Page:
Therefore, if the polarization plane of the analyzer is made coincident with one of the polarization planes of the passed light beams, a light and shade image according to the magnetization distribution can be obtained.

As is apparent from the above description, according to the invention, the thermal head 2 is used to form a thermal distribution on the magnetic recording medium 11 of the magnetic film belt 1 according to the input video signal a, to thereby obtain a light and shade image corresponding thereto. It goes without saying that, in this case, it is unnecessary for the support forming the magnetic recording belt to be transparent.

In a second embodiment of the invention, a half-mirror 13 is employed as shown in FIG. 4, so that the reflected image of an original can be read using the light source 8 set outside of the magnetic film belt 1.

In both the first and second embodiments of the invention, the magnetic film belt employed is made of a polyimide or polyester film and a Gd.Tb.Fe noncrystalline magnetic film (Curie temperature Tc =165 C., coercive force Hc =1.2 K/Oe and magnetic Kerr rotation angle Ok=0.4), in the form of double layers.

A thick film resistance thermal head having a width of 210 mm and a recording density of 8 dots/mm was used as the thermal head.

Under the following driving conditions, the period of time required for displaying the data on a sheet of A4 size was about 15 seconds, and an excellent light and shade image was projected on the screen:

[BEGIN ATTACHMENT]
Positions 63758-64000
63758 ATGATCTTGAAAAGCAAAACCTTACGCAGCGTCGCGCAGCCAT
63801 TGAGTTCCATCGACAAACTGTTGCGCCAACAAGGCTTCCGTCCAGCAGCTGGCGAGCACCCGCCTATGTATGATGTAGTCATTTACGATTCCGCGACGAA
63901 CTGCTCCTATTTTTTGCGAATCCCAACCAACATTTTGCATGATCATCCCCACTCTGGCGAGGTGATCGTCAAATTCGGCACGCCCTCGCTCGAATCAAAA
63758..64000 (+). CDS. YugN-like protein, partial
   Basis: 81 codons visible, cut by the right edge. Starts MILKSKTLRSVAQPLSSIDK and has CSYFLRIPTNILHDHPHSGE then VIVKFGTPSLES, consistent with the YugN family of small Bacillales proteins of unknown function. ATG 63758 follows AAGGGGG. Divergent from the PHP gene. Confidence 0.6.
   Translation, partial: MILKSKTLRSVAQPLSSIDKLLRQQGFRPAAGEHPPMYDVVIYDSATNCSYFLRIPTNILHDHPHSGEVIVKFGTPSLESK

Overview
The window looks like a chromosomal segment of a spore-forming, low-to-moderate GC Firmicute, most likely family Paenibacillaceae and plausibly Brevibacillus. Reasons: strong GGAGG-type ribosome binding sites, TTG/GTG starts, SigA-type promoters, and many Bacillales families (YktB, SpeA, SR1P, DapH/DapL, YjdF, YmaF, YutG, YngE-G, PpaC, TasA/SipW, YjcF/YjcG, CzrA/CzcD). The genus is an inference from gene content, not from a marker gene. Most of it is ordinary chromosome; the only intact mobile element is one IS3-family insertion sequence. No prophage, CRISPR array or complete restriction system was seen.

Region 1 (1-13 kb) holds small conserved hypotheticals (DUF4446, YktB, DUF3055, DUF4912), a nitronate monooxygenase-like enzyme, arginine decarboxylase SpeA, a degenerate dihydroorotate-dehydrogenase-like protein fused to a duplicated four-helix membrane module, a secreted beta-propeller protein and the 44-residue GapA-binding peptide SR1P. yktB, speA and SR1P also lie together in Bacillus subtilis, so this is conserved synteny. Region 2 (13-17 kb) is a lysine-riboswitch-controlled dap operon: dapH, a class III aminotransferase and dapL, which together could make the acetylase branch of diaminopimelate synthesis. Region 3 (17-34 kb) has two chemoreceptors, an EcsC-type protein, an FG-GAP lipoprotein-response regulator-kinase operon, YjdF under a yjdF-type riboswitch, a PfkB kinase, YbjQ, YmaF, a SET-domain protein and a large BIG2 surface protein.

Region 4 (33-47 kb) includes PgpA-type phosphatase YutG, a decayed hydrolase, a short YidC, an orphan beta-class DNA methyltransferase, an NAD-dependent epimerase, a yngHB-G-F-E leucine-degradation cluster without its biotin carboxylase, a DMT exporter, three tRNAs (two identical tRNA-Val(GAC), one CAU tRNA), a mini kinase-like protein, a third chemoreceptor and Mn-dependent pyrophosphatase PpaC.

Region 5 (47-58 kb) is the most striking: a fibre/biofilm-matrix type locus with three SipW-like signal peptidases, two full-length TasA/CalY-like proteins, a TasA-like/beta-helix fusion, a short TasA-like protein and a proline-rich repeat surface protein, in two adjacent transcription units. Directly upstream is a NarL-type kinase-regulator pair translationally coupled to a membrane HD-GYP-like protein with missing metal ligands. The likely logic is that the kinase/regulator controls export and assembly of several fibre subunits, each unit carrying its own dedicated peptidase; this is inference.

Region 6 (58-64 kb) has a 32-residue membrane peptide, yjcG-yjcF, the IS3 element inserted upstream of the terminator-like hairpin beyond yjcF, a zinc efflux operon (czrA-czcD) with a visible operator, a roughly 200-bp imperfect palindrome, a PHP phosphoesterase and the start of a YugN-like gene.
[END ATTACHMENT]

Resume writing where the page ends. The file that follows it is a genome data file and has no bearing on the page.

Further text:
Applied pulse width=2 to 3 millisecond

Applied electric power=0.6 watt/dot

Process speed=5 to 10 ms/line

When, in the first or second embodiment, the magnetic recording medium 11 runs while being directly pressed against the thermal head 2, mechanical friction is increased. In order to eliminate this drawback, a method may be employed in which the transparent support 12 is pressed directly against the thermal head 2 so that the magnetic film belt is heated from the side of the transparent support.

The magnetizaed image can be more positively formed by applying a bias magnetic field to that portion heated by the thermal head 2, as shown in FIG. 3(D). The image may be formed on a projecting board.

The analyzer 6 may of any type as long as it can detect a polarization angle distribution. It goes without saying that the analyzer may be of the transparent type or of the reflection type.

In the above-described embodiment, the apparatus for forming a magnetization distribution image on the magnetic recording medium with the thermal head has the particular construction as described above. However, it should be noted that, in general, the invention can employ a magnetization distribution image forming means in which, by selectively and locally heating a magnetic recording medium having a uniform magnetization pattern (including demagnetization conditions), the magnetization pattern of the heated portion is made different from that of the remaining portions.

More specifically, any of the following means can be employed.

(1) In pretreatment before a recording operation, magnetization is uniformly effected in the surface of the magnetic recording medium, and a bias magnetic field is later applied in a direction different from the direction of magnetization.